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I remember reading my first “Choose Your Own Adventure” book in the fourth grade. The concept was revolutionary to my fourth-grade mind. Every page presented me with a new choice. My fate was in my hands! Would I die a quick death or continue on in my adventure? I just had to choose and then turn the page to find out.
Using this same genre, James Anderson’s book brings a unique approach to a topic we usually consider confusing and complex.
What is your worldview? Do you believe that something can be objectively good? If so, then you are invited to turn to page 24 and continue in your exploration of other big questions about God, the mind or the prophet Muhammad, for example. If you answer no, you turn to page 75, where your adventure ends in the slow painful death of a worldview known as Nihilism.
This is a short book, giving just 1-2 page treatments for questions and philosophical views that one could read and research for hours. But Anderson tackles these complex questions and philosophies in a way that simplifies without being overly simplistic.
This book excels as an evangelistic tool. It brings home the fact that my own theistic Christian worldview as well as my neighbor’s pluralistic philosophy are both the result of a series of affirmations and/or denials to some of the same basic questions concerning, knowledge, freedom, morality and God.
The book doesn’t follow a point-by-point line of reasoning, like a typical apologetics book, and so can feel a little disjointed. Also, I’m not sure how persuasive or intellectually satisfying it will be for those who hold a different worldview from the author’s own Christian Theism. Relativists, for example, only get a couple of pages into the book before their journey ends. They can “go back” to “reconsider the Truth Question,” but it might feel a little disingenuous.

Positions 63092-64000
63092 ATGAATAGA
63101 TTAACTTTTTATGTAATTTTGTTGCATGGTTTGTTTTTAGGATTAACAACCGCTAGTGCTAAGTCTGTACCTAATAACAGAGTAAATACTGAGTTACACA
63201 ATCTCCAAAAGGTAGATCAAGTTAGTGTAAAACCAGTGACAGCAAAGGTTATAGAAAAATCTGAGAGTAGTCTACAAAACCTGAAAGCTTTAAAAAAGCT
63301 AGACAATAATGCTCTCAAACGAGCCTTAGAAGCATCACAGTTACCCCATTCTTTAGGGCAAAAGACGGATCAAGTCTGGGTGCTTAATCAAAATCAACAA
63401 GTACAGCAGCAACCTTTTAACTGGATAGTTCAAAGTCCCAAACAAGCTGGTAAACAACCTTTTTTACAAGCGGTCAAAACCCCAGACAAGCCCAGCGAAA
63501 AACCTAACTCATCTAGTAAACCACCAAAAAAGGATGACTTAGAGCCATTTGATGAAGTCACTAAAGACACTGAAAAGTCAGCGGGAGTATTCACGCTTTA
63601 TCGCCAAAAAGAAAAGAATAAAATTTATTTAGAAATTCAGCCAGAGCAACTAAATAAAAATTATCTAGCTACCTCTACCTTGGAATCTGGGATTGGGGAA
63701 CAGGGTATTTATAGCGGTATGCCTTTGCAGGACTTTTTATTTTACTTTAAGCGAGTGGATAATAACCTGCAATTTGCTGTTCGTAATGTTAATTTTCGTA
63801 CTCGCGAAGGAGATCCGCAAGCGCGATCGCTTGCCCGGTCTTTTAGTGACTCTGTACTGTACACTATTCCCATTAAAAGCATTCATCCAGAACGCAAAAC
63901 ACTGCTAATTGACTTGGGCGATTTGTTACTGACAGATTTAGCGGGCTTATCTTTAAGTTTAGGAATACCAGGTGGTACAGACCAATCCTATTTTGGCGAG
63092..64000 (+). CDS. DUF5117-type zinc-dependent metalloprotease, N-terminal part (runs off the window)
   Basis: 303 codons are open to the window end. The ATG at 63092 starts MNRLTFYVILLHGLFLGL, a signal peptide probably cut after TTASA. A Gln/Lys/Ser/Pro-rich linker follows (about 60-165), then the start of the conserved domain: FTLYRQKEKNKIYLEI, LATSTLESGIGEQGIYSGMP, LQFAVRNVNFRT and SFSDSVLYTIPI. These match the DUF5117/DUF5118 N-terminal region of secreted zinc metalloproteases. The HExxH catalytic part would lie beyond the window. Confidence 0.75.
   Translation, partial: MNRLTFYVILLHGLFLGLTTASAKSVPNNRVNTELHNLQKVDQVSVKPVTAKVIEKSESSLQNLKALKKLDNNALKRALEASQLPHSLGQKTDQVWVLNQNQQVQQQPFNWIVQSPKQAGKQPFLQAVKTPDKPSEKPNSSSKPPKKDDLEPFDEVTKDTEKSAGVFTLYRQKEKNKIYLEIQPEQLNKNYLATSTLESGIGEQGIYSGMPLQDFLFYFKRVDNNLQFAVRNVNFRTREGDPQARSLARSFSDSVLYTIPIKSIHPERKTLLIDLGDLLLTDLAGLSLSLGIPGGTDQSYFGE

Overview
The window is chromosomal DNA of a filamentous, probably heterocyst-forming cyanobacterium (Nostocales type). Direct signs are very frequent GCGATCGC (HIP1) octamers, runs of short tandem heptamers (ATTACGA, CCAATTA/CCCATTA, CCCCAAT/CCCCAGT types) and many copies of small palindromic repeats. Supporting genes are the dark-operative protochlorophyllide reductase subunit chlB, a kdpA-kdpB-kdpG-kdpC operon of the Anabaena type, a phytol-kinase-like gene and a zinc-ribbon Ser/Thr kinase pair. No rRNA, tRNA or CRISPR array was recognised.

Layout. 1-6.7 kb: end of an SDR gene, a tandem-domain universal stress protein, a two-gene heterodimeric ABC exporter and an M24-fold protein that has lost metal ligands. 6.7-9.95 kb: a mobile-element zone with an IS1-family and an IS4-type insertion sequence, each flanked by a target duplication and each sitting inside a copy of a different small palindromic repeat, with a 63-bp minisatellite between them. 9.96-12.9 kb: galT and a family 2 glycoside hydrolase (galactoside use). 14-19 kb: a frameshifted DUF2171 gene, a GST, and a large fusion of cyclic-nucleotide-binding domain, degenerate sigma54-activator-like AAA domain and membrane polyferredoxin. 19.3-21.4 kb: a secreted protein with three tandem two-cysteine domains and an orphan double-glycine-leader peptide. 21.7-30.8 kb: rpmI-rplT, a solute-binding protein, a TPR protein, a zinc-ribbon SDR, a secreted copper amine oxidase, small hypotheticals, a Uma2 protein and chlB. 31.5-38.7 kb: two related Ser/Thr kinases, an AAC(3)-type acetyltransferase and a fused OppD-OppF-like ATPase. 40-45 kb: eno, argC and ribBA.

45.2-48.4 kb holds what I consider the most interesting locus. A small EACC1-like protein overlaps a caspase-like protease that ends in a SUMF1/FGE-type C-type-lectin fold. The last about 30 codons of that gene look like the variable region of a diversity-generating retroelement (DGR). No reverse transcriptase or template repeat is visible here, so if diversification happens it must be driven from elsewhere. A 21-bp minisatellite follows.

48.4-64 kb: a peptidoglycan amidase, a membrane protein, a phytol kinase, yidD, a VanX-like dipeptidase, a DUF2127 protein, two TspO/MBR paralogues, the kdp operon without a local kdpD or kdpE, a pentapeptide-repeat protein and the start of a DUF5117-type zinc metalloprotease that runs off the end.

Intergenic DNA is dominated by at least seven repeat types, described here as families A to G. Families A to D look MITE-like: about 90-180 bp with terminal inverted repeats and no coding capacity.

However, Anderson has given us a creative tool to help us think more clearly about our own worldview and understand how to engage others in some of the most important and most basic questions about their world and reality.
We all know people who don’t hold our worldview. This book can help us better understand our friends’ positions so that we can better walk in their shoes.
There is, however, one drawback that nagged me as I came to the end of my journey at the “Christian” worldview. There was an excellent question about ethics-driven salvation, which could lead one to either a Pelagian or Christian worldview. Yet in my mind there should have been one more question. Earlier, Anderson made the claim that belief in the resurrection of Jesus was necessary for Christians, but not sufficient. Yet he never addresses what actually is necessary to gain salvation beyond a belief that the resurrection happened and that Jesus is God. There is no mention of repentance, forgiveness or atonement at the cross. These seemed to be assumed. But because cultural Christianity is so entrenched in this country, I believe that some further clarification would be helpful. With that caveat, I would highly recommend this book.